From the Balance Beam to the Barber’s Chair: Juliana’s Story

by Juliana Abraham
July 6, 2017

Whether on the mat or under the clippers, Honored Kid Juliana lives with passion — and a brain tumor will never take that away from her. Learn more about Juliana, her diagnosis and its impact, and why she shaved her head for kids like her.

Juliana doing gymnastics

Juliana competes at a gymnastics championship before her diagnosis.

Growing up, I was active and always full of energy. To fuel my need for excitement, my parents enrolled me in gymnastics. I soon discovered that gymnastics was my calling. After winning many state titles and high-level regional and national titles, I was on my way to becoming a USA Gymnastics Elite gymnast.

In May of 2015, I started having difficulties with my vision and balance.

My mother and I decided that making a trip to some doctors’ appointments was needed. I was having a routine eye exam when the doctor suggested that I be taken to the emergency room immediately. He had diagnosed me with papilledema, which is swelling of the optical nerve. He pushed that it can be much more serious than it sounds and advised that I have more tests done.

Juliana concentrates during a gymnastics routine

Juliana concentrates on the competition during a gymnastics championship in Arizona that took place two months before her first brain surgery.

Immediately my mother took me to our local hospital. After 12 hours waiting for an MRI, the ER doctor came back with the news. At 2:30 a.m. on Tuesday, June 15, 2015 I was diagnosed with a brain tumor. Without delay, I was transported to Rady Children’s Hospital in San Diego.

Three days later I underwent a nearly eight-hour surgery to remove my tumor. The tumor is called an atypical central neurocytoma; I am the only pediatric case to ever have this brain tumor. Luckily it was benign, but I lost the ability to move the left side of my body post-surgery. This would last for nearly six weeks. Thankfully, in July I was able to return home with a cane and a brace on my left leg. After weeks of therapy at home, I returned to gymnastics.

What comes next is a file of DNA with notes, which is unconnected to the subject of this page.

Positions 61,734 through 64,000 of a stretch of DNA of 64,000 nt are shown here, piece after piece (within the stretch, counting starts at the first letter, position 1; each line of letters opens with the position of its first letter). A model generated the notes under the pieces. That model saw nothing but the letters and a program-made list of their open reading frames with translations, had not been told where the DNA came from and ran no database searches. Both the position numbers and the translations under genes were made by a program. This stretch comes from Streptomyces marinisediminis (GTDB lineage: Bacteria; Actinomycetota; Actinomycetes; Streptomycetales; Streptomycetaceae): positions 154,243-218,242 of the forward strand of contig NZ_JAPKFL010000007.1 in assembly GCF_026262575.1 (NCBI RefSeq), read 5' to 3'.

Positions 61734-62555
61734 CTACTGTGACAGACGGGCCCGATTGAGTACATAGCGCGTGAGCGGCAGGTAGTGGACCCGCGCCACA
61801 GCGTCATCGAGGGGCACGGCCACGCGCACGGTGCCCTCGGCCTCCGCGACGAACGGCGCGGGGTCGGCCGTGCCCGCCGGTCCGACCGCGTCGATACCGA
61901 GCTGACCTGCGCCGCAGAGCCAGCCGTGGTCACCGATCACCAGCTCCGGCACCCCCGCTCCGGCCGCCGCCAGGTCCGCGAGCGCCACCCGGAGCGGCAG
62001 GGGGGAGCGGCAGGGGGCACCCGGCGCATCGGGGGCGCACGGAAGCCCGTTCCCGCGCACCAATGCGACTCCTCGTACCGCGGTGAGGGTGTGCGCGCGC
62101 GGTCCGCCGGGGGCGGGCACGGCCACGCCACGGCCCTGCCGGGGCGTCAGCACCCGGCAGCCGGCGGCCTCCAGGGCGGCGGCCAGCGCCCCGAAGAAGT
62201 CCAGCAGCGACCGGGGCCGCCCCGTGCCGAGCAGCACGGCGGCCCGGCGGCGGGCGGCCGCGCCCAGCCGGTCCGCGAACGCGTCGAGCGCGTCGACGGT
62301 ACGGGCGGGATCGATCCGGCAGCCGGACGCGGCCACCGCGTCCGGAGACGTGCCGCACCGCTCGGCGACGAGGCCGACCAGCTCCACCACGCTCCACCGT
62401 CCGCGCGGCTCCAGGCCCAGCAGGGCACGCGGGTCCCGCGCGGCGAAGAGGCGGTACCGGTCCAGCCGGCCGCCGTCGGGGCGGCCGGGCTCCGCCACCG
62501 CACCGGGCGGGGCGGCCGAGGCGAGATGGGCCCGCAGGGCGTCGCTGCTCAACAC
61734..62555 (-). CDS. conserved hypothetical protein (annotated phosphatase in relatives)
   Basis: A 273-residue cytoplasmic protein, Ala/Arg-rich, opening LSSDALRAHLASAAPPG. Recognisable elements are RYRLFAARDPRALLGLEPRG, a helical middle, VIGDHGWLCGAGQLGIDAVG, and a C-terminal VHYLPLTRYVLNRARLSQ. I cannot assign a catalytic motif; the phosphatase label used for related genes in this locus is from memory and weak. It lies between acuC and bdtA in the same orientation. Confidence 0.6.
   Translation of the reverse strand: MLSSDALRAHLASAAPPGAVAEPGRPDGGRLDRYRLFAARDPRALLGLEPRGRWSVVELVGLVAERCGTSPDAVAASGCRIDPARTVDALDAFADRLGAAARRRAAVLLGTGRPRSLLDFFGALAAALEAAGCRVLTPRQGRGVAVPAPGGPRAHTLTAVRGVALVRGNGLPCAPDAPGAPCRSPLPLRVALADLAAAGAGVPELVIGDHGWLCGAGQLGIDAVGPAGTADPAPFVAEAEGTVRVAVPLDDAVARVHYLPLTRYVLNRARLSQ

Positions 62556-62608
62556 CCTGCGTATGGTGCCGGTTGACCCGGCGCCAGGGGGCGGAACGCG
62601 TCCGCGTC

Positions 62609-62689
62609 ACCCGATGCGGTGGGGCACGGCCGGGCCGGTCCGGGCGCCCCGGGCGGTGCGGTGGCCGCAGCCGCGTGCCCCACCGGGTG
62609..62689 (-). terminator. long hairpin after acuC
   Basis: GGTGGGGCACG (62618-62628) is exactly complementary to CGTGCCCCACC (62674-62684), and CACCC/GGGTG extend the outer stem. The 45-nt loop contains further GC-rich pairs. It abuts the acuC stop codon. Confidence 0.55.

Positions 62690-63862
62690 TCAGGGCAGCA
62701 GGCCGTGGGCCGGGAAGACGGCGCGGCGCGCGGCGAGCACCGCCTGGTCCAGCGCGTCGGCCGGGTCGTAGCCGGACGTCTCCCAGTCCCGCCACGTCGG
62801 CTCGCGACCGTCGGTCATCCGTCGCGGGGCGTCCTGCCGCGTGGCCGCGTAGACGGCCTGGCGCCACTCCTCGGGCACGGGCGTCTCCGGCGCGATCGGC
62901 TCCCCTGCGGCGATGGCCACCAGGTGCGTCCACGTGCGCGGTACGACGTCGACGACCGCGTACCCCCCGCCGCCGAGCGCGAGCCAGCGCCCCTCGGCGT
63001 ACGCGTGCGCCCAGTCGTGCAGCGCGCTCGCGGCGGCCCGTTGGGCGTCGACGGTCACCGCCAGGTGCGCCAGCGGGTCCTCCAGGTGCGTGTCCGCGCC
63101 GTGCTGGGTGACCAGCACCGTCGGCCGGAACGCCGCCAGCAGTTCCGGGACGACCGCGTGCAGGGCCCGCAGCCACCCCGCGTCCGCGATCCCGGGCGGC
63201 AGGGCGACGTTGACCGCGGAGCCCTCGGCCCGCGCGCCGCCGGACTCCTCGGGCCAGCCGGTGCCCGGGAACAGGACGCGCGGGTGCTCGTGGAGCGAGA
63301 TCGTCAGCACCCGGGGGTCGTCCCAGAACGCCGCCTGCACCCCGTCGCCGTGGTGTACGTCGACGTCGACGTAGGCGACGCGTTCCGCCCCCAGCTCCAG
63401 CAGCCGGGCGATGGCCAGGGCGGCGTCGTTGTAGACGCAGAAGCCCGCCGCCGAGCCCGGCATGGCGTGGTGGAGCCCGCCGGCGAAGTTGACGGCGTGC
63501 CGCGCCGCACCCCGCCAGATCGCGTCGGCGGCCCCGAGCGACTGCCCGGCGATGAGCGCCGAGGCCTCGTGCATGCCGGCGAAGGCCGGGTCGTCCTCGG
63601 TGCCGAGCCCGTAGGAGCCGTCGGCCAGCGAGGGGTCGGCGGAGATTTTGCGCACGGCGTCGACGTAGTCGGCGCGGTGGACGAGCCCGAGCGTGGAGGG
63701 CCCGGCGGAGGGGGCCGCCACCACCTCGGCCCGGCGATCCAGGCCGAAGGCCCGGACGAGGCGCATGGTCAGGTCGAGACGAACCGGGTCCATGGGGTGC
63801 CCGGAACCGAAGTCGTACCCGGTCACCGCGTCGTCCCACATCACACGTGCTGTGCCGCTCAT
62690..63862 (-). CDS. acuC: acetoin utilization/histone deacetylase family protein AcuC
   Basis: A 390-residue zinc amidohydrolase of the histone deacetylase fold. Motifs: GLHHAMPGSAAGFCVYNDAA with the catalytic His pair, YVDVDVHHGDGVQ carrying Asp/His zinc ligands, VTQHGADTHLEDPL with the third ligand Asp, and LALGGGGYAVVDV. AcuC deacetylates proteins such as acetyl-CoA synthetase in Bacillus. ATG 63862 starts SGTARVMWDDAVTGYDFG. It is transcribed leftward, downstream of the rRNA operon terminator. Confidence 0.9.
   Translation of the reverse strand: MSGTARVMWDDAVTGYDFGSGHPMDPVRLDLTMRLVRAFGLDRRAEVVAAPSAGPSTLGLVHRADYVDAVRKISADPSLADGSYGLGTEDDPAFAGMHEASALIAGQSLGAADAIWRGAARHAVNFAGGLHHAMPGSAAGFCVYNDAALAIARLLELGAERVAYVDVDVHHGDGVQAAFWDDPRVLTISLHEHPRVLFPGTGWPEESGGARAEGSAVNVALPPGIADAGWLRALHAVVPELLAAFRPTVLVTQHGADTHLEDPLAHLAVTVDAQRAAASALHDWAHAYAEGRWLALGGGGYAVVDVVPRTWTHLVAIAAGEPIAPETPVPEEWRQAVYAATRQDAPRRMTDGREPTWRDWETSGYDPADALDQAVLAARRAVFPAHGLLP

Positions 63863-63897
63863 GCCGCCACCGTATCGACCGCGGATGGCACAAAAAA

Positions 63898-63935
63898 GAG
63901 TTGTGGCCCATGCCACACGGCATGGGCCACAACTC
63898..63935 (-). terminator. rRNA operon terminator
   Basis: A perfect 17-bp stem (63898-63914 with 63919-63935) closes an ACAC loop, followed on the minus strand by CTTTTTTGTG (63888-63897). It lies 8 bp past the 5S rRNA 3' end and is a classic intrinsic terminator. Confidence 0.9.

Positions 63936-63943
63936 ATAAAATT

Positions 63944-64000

Juliana has her head shaved

Juliana shaves at the UCLA St. Baldrick’s event in May.

In January 2016, my MRI scans and symptoms started to tell a much different story. With a heavy heart, I had to take a break from gymnastics again and await my fate. The scans showed that not only was the same brain tumor back, but it started to grow back in two different areas.

After much thought and consideration by my doctors, Drs. Levy and Crawford, my parents and myself, I underwent another surgery to remove the brain tumor. Unfortunately, there were parts of the tumor that weren’t safe for the surgeons to remove and the decision had to be made to stop the surgery. We were still thankful that they were able to get as much of it as they could.

While radiation wasn’t even in my future a year before, now I was facing a much different treatment plan. With the help, love and guidance of Drs. Crawford and Chang, my family and I decided that proton radiation therapy was the right choice. I successfully completed seven weeks of proton therapy in late November of 2016.

While undergoing proton therapy, I discovered the St. Baldrick’s Foundation through my new family of nurses. I was instantly interested in participating and finding ways to help others like me. I began my fundraising page and within the first 48 hours I reached $2,500!

Juliana before and after her shave

Juliana before (left) and after (right) her shave with her mom and dad.

By the time the shave date came, I raised over $11,000 for St. Baldrick’s.

I am so thankful, as someone who has this disease, for foundations like St. Baldrick’s. St. Baldrick’s is funding research to find cures and is bringing together amazing people, researchers, doctors and, most importantly, kids like me who have an amazing journey to share.

Thank you, St Baldrick’s, for being a part of my journey.

Cheer Juliana on and fund lifesaving research at the same time. Give on Juliana’s bald head today.


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